Just like other endings though, it’s important to end the coaching relationship well. This doesn’t always happen – sometimes people drift away and stop responding to emails, and sometimes it can quickly turn into months since you have heard from someone. This isn’t always a problem so long as it’s agreed that a pause is consciously happening – things come up that mean that someone isn’t in the right place to continue coaching for the time being. Generally I’ll reach out to someone a few times and then try to let them go if they don’t respond. When I do get a chance to work with the client on a proper ending, we’ll look at what’s been achieved so far and plan the next steps. I’ll make it clear how to get in touch with me in the future and I’ll usually ask the client if they want to be kept briefed on offers and updates via email. It’s absolutely fine if not, but some people do.
And then I close the file mentally and physically and wish them well.
This exercise helps you to identify what you are most happy with and where you might want to make changes.
The Wheel of Life exercise is a way to visualise all the different parts of your life and to balance up how you feel about each area.
Start by drawing a circle-ish shape, then divide it into segments or slices that represent different parts of your life. Typical categories that are used might include:
Friends and Family Personal development/learning
Relationship Physical environment
Health (including mental wellbeing) Spiritual
Work / Career Community
Or you could look at different parts of your working life.
Next, taking the centre of the wheel as 0 and the outer edge as 10, rank your level of satisfaction with each area out of 10 by drawing a straight or curved line to create a new outer edge (see example). You can colour the segments in if it makes it easier for you to visualise. The new perimeter of the circle represents your ‘Wheel of Life’. Is it a bumpy ride?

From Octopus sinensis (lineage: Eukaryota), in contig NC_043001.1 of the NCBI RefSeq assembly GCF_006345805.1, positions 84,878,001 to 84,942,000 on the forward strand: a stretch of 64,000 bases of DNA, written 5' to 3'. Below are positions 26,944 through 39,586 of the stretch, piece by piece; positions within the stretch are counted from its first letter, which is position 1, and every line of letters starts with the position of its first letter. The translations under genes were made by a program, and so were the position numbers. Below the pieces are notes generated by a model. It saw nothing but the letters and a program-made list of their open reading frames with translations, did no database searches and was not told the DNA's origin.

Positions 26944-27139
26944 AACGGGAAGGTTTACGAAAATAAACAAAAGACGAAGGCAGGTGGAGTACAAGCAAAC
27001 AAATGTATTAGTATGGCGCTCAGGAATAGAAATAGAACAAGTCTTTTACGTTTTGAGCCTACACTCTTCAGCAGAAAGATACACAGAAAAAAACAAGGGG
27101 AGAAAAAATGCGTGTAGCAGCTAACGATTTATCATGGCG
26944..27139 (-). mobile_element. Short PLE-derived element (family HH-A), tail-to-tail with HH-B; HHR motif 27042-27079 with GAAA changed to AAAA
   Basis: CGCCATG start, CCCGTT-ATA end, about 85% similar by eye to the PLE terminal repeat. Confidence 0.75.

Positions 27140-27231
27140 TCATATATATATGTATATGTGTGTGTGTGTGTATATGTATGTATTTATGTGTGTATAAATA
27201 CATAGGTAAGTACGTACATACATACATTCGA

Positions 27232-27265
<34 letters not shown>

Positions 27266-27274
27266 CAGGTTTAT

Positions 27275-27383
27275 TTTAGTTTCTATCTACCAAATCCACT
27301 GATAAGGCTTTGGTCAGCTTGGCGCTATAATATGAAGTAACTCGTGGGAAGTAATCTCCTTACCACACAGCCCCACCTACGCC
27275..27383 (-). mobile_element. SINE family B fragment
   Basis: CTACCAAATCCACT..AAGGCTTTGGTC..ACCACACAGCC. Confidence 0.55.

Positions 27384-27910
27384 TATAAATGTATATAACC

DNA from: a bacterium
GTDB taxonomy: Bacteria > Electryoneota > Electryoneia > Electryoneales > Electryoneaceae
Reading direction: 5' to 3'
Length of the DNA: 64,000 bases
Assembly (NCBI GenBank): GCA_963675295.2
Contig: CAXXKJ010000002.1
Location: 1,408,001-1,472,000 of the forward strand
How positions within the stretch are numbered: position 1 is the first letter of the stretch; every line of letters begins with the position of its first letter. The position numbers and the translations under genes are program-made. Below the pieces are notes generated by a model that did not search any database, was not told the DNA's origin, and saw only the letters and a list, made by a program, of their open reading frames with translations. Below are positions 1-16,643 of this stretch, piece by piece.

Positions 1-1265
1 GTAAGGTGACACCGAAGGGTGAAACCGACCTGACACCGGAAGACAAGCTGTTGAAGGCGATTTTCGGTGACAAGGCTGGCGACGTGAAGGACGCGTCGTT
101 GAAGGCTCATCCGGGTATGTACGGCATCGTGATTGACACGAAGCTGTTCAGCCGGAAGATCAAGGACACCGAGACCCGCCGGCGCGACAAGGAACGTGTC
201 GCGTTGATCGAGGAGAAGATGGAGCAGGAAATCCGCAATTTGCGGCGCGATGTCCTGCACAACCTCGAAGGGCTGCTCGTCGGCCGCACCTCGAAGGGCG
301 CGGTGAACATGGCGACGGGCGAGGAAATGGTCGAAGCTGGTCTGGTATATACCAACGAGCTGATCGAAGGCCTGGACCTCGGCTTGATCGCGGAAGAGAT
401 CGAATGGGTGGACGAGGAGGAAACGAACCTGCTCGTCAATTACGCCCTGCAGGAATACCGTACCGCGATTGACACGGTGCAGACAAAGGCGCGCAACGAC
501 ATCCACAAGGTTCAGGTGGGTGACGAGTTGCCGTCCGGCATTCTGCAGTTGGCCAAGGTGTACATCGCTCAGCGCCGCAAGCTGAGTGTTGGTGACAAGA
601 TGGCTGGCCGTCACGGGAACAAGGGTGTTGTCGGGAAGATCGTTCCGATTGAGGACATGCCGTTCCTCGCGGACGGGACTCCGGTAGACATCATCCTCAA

Then you can start to think about what needs to change to get back to a more comfortable, even ride.
Almost exactly 2 years ago I had probably the only truly “good” ending I have had in my life when I left my university job after 26 years. Why was it good? I think that’s a combination of having been able to plan it and be in control of much of it, leaving myself time to enjoy the bits of it I was going to miss, and the sheer physical task of clearing an office after that long meant that it was all very real. Sometimes I spend so much time in my head that physical cues and meaning are especially meaningful. And yes, work did throw me two send-offs where they said nice things, and I hosted one myself – all pre-pandemic – which definitely helped.
A great friend and former colleague of mine is leaving his role this week after a similar length of time. These would be my tips for him and anyone else making this kind of move:
Accept that you will never finish everything as neat and tidily as you would like. Pick the three things that are most important for you to leave well and sort those. Then make time for conversations with the people you will miss, and for processing your own thoughts and emotions.
All the nice things that people say in the next few weeks and genuine, authentic and true. Practice receiving them generously and don’t downplay your contribution. It might get overwhelming. Truth be told, I can’t remember the details of everything lovely that was said at my leaving do’s, but I do remember a general feeling of warmth, appreciation and love in it’s broadest sense. In both directions! My oh-so-wise research group made sure that I had copies of the presentations and the videos that my former students had made as I definitely couldn’t take them in at the time.